The country's achievements in education have other nations, especially the United States, doing their homework
|Scooped by Tommy Hibbs|
The notion of investing in the Finnish people is detailed in this article. After World War II and the acquistion of independence in Finland, this European nation had to rebuild itself. They decided to invest in the School. Much of the nation's money and resources were devoted to education and the rebuilding of the education in FInland. The School of Finland would be the solution for many of the social, political and economic problems within the country. WIthin this new proposal to invest in the school came the investment in teachers. Teachers were called to receive a 5th year masters degree from one of the eight universities in Finland that offer education; with an only 10% acceptance rate. The teachers in Finland are very intensive and invested into their students. The ratio of students to teachers is lower than most countries and within each classroom there are multiple teachers and aides that oversee the ongoings of education. The article gives us insight on what happens with the students who may need special attention and care. The students are paired with teachers who seemingly do whatever it takes to see that student succeed. Specialists are requested for those struggling in school and the specialists stick with the kids for however long it takes.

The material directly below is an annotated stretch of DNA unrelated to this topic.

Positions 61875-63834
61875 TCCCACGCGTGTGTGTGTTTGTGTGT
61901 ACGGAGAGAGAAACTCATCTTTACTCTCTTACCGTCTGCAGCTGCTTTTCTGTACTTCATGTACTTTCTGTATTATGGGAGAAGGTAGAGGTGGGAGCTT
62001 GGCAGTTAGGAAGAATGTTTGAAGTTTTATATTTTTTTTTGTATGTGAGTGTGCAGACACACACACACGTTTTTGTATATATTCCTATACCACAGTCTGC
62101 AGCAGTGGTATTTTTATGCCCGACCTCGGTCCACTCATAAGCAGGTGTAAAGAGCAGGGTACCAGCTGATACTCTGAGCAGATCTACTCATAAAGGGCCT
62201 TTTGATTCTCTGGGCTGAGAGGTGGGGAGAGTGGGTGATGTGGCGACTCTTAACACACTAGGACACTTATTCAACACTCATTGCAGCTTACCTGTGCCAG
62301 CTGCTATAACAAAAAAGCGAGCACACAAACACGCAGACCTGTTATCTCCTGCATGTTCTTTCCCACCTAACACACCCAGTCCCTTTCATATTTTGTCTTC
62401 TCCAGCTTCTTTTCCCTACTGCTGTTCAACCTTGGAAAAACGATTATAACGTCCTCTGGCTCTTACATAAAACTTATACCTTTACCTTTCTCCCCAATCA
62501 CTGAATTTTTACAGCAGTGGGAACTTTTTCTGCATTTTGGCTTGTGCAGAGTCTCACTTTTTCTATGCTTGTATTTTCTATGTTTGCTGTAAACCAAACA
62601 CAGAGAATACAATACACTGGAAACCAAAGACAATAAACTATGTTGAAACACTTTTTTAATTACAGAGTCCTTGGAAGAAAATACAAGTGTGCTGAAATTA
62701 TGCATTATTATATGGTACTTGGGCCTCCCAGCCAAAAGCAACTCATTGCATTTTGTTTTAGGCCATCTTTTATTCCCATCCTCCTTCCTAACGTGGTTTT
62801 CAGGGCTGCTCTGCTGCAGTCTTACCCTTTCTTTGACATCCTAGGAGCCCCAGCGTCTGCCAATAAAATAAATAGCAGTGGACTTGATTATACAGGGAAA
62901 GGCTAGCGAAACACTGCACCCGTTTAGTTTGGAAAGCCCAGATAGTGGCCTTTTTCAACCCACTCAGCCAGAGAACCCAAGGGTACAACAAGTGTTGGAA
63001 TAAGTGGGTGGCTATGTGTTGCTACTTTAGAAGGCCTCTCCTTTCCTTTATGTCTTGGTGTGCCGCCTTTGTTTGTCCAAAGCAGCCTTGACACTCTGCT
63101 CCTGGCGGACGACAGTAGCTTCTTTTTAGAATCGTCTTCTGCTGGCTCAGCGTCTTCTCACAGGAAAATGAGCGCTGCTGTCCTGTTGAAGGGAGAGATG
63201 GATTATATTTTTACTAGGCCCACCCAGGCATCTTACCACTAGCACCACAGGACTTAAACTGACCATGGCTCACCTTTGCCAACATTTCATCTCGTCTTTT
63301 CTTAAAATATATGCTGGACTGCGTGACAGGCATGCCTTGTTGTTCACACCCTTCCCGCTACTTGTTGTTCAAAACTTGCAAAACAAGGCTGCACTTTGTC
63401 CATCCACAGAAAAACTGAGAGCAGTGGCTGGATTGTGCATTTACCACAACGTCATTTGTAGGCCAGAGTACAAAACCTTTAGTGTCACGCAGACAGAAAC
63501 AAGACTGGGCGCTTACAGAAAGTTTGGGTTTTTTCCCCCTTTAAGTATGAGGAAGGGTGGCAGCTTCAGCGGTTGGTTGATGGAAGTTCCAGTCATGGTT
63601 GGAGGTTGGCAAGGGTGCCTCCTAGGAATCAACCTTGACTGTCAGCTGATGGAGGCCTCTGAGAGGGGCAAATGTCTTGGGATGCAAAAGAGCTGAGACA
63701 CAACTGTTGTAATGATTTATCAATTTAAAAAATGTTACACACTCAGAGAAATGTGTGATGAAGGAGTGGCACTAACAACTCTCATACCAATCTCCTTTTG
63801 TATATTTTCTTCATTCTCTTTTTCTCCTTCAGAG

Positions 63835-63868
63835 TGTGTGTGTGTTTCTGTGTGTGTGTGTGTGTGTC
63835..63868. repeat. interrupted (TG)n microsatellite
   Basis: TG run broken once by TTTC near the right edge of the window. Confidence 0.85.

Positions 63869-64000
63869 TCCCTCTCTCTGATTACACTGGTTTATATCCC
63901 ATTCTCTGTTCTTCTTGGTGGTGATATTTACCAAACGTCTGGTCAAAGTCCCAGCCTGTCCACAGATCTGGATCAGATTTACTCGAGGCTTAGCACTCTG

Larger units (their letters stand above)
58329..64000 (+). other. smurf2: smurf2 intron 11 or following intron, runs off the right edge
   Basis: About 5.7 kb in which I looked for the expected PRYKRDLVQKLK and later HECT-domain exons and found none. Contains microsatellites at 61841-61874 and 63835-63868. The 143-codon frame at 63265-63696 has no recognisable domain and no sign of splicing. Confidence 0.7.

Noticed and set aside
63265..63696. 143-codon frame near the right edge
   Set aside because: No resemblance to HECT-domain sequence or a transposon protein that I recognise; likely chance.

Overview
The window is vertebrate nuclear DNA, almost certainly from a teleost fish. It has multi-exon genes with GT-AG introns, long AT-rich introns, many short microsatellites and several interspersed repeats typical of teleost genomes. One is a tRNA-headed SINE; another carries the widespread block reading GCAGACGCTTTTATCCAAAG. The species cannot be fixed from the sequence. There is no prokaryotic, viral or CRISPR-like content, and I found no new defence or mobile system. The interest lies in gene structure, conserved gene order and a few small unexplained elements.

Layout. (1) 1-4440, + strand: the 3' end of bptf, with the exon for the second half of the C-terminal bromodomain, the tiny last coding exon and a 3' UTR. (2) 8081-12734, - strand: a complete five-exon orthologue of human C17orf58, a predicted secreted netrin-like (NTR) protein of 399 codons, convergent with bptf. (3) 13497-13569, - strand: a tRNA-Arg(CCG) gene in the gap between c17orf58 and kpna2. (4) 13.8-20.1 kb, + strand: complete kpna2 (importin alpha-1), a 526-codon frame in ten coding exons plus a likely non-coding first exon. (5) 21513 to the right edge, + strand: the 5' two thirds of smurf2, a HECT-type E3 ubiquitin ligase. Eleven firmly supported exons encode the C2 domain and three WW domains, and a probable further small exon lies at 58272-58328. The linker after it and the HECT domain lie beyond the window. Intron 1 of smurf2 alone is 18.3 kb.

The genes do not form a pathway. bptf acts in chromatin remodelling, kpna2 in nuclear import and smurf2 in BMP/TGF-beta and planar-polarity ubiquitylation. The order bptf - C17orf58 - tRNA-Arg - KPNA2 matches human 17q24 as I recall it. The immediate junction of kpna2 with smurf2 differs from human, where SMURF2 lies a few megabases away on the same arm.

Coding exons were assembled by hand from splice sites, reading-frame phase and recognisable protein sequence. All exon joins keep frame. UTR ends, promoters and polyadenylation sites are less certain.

What is extremely interesting is the Finnish distaste for standardized testing. In America we are so conditioned and structured by assessments analyzing our "intelligence" that we aren't as properly instructed on how to learn. Many teachers here simply teach to the test because the results of tests are how both the students and teachers are evaluated. In Finland the teachers instruct their students on simply how to learn; tests dont tell you all there is to know about an individual. The only test that is throughly analyzed is the test taken after senior year of high school, the rest aren't publicized. The Finnish education system could care less about the rankings conducted by the Program For International Student Assessment (PISA)-which they score impressively high on. The standardized tests do not declare one's intelligence the Finns believe. Their students are taught to learn and to thrive in whichever path of life they may choose to pursue. Equipped by strong teachers and a supportive school system, the Finnish are doing what few nations have done: invest in people.